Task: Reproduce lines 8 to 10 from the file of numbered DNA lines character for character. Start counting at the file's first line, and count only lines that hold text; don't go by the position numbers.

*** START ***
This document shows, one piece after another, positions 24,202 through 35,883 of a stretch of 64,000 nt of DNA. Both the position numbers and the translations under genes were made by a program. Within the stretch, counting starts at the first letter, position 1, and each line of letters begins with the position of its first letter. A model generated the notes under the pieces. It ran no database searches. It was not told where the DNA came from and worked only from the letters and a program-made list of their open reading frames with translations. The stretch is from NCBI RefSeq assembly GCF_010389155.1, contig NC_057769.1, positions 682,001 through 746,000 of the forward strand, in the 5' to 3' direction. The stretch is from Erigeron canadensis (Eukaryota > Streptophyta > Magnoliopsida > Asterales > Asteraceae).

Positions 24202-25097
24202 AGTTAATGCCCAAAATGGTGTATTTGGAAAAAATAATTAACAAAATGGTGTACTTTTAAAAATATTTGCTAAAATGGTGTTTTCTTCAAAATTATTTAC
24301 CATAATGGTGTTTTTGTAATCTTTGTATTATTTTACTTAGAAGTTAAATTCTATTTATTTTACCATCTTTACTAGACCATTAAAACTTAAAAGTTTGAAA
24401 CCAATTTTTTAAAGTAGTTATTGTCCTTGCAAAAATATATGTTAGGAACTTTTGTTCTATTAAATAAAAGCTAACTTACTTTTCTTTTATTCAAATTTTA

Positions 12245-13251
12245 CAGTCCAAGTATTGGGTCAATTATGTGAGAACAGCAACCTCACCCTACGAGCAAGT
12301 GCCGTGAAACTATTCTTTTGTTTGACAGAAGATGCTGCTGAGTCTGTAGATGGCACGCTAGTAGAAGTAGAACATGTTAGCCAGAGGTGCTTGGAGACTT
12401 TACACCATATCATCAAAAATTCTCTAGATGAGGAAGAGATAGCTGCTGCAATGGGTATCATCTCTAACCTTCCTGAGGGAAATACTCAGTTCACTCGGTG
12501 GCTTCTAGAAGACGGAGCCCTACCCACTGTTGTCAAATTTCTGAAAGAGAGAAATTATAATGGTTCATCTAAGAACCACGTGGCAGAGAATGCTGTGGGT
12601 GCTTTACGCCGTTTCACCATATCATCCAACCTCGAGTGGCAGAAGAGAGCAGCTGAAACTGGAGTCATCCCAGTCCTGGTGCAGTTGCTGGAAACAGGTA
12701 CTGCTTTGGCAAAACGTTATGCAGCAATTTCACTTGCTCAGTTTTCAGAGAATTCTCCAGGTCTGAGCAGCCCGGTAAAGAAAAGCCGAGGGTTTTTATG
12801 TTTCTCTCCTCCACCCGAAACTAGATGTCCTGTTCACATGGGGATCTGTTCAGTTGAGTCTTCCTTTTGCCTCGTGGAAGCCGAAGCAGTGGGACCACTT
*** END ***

12301 GCCGTGAAACTATTCTTTTGTTTGACAGAAGATGCTGCTGAGTCTGTAGATGGCACGCTAGTAGAAGTAGAACATGTTAGCCAGAGGTGCTTGGAGACTT
12401 TACACCATATCATCAAAAATTCTCTAGATGAGGAAGAGATAGCTGCTGCAATGGGTATCATCTCTAACCTTCCTGAGGGAAATACTCAGTTCACTCGGTG
12501 GCTTCTAGAAGACGGAGCCCTACCCACTGTTGTCAAATTTCTGAAAGAGAGAAATTATAATGGTTCATCTAAGAACCACGTGGCAGAGAATGCTGTGGGT